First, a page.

blog overview
MarTech
Frans Riemersma, 24 Dec '15

3 Things You Can Learn From 21 MarTech Stacks

Which vendor to pick for your MarTech stack? In one year the amount of Martech vendors grew with 51% to 1,876. Learn how 21 other marketers composed their stacks.

The Marketing Technology Landscape of 2015 shows 1,876 vendor logos across 43 categories. A vendor increase of 51% compared to the year before. And there are many more comparable MarTech overviews. How can you still find the needle MarTech stack? How to compose your own stack? We had a close look at real life stacks to see what type of software and vendors are most frequently mentioned. These are the 3 things we learned.

It can be helpful to learn how your peers have built up their stacks. It can serve as an inspiration or benchmark, as long as you keep one thing in mind. Scott Brinker couldn’t have said it more clearly: “there is no universally right or wrong marketing stack — all that matters is that your stack works for you.”

For sure, you want to prevent gaps and overlaps in your own marketing technology stack at all costs. Both gaps and overlaps are the result of different fiefdoms in large corporate environments behaving like organisms rather than organizations.

Sharing learnings and consolidating systems inside your marketing technology stack will definitely boost your marketing results. Imagine all the costs for double licensing, wasted efforts on double entries or searches, and difficulties reporting to management.

For over a decade we helped marketers to map and design their marketing operations stack, the Marketing Resource Management (MRM) or Marketing Operations Management (MOM). We have seen a lot of gaps and overlaps, and learned how to avoid both. Here are two simple steps to take to avoid them. Let’s call it the gaps & overlaps stack analysis.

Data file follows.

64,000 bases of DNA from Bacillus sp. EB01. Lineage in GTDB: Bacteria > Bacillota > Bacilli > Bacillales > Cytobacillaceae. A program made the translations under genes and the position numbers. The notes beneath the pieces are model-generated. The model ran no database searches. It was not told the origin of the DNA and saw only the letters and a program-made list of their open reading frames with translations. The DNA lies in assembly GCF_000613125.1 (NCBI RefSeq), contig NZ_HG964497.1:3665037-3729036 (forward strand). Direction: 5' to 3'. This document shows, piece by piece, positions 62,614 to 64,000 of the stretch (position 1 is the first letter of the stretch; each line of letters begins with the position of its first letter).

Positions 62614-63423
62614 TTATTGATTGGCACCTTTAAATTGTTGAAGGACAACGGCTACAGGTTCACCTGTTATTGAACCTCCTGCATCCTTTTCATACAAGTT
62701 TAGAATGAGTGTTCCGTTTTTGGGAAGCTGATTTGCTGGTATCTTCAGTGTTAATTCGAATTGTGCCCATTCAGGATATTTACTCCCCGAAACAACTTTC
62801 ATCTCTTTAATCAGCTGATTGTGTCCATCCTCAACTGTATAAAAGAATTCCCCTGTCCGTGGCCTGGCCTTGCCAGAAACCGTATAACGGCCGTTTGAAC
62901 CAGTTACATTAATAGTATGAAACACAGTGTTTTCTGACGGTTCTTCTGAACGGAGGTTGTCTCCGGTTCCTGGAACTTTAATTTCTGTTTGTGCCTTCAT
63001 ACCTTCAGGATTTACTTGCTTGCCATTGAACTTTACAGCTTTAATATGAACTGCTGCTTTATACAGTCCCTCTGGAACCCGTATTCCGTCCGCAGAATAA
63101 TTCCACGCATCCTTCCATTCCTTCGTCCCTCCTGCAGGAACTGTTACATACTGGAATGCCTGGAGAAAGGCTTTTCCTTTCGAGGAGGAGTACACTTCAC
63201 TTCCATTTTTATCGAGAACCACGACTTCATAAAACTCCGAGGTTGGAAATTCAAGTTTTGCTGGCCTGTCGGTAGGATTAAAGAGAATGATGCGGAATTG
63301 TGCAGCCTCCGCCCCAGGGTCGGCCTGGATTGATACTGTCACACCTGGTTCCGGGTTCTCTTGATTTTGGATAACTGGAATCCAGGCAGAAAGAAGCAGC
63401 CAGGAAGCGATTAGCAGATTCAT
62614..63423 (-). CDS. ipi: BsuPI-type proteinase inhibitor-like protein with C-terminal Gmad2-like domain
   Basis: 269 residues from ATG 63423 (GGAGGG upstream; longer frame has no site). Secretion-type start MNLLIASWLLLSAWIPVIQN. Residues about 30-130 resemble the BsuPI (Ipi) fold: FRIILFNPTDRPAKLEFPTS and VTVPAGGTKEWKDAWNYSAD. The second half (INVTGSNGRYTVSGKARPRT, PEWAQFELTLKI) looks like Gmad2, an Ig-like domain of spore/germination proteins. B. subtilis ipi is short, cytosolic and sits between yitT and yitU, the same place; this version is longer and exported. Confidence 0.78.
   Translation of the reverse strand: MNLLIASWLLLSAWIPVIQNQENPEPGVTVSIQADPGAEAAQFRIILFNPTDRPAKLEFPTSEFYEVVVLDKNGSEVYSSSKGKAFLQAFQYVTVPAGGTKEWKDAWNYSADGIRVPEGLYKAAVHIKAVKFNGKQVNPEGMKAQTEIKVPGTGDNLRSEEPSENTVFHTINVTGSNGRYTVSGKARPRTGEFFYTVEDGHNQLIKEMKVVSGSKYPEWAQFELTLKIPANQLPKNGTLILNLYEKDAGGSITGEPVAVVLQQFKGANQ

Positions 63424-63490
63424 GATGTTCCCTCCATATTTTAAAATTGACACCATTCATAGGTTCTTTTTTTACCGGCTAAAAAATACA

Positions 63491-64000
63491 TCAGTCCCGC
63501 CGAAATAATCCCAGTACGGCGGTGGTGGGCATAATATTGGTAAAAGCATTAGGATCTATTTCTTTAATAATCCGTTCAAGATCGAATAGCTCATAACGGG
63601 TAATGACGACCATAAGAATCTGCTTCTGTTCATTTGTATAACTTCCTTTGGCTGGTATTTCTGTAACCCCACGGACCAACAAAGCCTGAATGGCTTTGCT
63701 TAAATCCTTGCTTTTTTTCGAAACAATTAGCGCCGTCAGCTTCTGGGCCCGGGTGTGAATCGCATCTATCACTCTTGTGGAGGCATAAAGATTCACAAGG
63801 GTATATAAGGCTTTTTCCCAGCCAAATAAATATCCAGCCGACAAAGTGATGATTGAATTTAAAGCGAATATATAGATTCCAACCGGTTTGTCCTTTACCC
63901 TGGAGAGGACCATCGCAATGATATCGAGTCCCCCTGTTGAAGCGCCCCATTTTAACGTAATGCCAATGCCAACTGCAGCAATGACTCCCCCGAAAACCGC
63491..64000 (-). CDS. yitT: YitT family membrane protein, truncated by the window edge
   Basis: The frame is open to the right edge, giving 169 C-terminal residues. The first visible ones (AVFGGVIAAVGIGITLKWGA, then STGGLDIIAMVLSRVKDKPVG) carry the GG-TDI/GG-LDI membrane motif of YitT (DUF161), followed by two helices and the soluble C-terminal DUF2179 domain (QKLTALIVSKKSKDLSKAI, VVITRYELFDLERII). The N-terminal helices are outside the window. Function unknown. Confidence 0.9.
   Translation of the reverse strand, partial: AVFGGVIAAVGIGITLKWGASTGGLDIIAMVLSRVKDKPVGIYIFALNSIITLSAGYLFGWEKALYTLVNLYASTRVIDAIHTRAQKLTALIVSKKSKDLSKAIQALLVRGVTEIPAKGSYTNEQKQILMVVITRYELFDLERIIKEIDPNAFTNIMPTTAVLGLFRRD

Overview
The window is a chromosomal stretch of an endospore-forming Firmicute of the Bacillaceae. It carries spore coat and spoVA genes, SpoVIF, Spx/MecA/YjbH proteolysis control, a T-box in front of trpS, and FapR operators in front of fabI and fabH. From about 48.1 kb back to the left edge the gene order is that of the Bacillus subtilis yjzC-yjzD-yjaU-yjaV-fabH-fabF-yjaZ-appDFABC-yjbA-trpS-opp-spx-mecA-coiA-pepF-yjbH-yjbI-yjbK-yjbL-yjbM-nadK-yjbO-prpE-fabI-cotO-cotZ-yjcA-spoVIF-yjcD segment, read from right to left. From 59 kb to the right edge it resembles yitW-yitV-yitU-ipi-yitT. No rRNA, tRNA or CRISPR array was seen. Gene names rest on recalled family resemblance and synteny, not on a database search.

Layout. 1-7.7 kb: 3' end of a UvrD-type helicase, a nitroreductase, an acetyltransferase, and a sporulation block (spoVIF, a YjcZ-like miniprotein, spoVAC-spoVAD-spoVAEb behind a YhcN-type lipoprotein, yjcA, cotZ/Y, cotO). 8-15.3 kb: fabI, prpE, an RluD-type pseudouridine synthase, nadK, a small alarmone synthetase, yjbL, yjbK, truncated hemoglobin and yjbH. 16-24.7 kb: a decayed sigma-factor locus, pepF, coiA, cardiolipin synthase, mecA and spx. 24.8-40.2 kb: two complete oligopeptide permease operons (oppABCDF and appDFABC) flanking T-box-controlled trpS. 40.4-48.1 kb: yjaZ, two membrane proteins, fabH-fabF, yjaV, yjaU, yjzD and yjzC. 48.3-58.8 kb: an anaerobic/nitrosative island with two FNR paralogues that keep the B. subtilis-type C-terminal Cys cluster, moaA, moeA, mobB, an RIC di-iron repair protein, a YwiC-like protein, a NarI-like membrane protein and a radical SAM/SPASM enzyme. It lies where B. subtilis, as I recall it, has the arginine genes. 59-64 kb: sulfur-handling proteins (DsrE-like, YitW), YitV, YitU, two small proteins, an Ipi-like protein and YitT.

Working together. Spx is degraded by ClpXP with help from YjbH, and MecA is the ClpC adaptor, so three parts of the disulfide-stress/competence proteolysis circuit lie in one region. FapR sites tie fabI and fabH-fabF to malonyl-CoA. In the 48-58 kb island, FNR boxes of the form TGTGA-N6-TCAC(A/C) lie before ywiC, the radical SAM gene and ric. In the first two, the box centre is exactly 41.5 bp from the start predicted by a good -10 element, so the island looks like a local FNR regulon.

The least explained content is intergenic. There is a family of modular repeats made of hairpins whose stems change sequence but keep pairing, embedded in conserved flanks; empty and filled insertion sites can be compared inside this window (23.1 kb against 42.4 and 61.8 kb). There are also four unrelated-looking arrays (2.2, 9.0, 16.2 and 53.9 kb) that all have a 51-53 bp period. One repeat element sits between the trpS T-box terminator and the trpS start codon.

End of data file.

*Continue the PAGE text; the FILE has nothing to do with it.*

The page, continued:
Map the stack

The first thing to do is to pick your marketing technology canvas. You can design your own or use an existing one, such as the Stack Solution or Growthverse. If you focus on marketing operations only, then use the Ten Functional Areas canvas.

Map your technology against one (or more) of these canvases and the gaps and overlaps will surface. It is a necessary and rewarding exercise. In the MRM space we found the following striking facts about software overlaps in stacks.

  • 7% of the brands have more than 1 MRM tool in place. One proper MRM tool per brand normally suffices.
  • 7 brands licensed 6 or more MRM tools in their company. In the case of these 0,2% of the brands, the love for MRM software just got “out of hand”.

Connect the stack

The second thing to do is to integrate your marketing stack, not only technology-wise, but also business-wise. Starting with the business side makes a lot of sense. Ask yourself, what goals and objectives are we trying to achieve as a marketing function? What are the programs, campaigns and activities? By which KPI’s are we measuring the results? The business integration is supported by tools such as Klipfolio, Kibana and Boardview.

With the business picture in mind, the technology pieces of the marketing puzzle will all fall more easily into place. You will be able to search for a software suite to meet your business requirements or connect your stack technology-wise with tools like Zapier or If This Than That (IFTTT).

Three things we can learn from 21 MarTech stacks

Wouldn’t it be great if we could see what type of marketing software is used most frequently for which purpose? Our obvious answer is ‘yes’ and so we decided to map 179 vendors of 17 stacks against 9 Growthverse categories.